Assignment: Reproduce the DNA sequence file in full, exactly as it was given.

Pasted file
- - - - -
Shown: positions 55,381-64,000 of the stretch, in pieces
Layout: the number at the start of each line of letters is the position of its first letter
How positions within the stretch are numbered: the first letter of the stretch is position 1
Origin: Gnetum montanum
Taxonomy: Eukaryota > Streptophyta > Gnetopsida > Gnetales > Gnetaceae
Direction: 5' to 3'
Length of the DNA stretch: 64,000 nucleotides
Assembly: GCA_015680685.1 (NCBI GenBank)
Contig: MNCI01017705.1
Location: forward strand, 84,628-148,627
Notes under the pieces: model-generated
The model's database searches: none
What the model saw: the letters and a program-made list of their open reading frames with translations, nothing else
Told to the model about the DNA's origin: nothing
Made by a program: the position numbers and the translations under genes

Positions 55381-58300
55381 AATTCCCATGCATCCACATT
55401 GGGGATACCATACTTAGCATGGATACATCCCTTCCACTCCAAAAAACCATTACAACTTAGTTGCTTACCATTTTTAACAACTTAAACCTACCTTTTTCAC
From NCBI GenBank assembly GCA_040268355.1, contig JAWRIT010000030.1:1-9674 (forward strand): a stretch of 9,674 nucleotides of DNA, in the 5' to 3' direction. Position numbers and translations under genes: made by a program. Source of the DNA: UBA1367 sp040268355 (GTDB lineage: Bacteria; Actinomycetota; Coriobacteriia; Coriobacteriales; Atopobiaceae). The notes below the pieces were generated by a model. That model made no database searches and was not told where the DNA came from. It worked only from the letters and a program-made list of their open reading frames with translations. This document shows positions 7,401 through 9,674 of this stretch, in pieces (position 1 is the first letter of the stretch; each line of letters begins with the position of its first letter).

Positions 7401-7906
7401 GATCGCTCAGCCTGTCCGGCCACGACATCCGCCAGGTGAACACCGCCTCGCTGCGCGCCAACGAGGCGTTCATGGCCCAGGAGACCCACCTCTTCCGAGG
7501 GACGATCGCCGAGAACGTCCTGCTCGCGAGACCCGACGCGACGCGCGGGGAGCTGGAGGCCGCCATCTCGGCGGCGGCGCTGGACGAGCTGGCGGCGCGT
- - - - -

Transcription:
Shown: positions 55,381-64,000 of the stretch, in pieces
Layout: the number at the start of each line of letters is the position of its first letter
How positions within the stretch are numbered: the first letter of the stretch is position 1
Origin: Gnetum montanum
Taxonomy: Eukaryota > Streptophyta > Gnetopsida > Gnetales > Gnetaceae
Direction: 5' to 3'
Length of the DNA stretch: 64,000 nucleotides
Assembly: GCA_015680685.1 (NCBI GenBank)
Contig: MNCI01017705.1
Location: forward strand, 84,628-148,627
Notes under the pieces: model-generated
The model's database searches: none
What the model saw: the letters and a program-made list of their open reading frames with translations, nothing else
Told to the model about the DNA's origin: nothing
Made by a program: the position numbers and the translations under genes

Positions 55381-58300
55381 AATTCCCATGCATCCACATT
55401 GGGGATACCATACTTAGCATGGATACATCCCTTCCACTCCAAAAAACCATTACAACTTAGTTGCTTACCATTTTTAACAACTTAAACCTACCTTTTTCAC
From NCBI GenBank assembly GCA_040268355.1, contig JAWRIT010000030.1:1-9674 (forward strand): a stretch of 9,674 nucleotides of DNA, in the 5' to 3' direction. Position numbers and translations under genes: made by a program. Source of the DNA: UBA1367 sp040268355 (GTDB lineage: Bacteria; Actinomycetota; Coriobacteriia; Coriobacteriales; Atopobiaceae). The notes below the pieces were generated by a model. That model made no database searches and was not told where the DNA came from. It worked only from the letters and a program-made list of their open reading frames with translations. This document shows positions 7,401 through 9,674 of this stretch, in pieces (position 1 is the first letter of the stretch; each line of letters begins with the position of its first letter).

Positions 7401-7906
7401 GATCGCTCAGCCTGTCCGGCCACGACATCCGCCAGGTGAACACCGCCTCGCTGCGCGCCAACGAGGCGTTCATGGCCCAGGAGACCCACCTCTTCCGAGG
7501 GACGATCGCCGAGAACGTCCTGCTCGCGAGACCCGACGCGACGCGCGGGGAGCTGGAGGCCGCCATCTCGGCGGCGGCGCTGGACGAGCTGGCGGCGCGT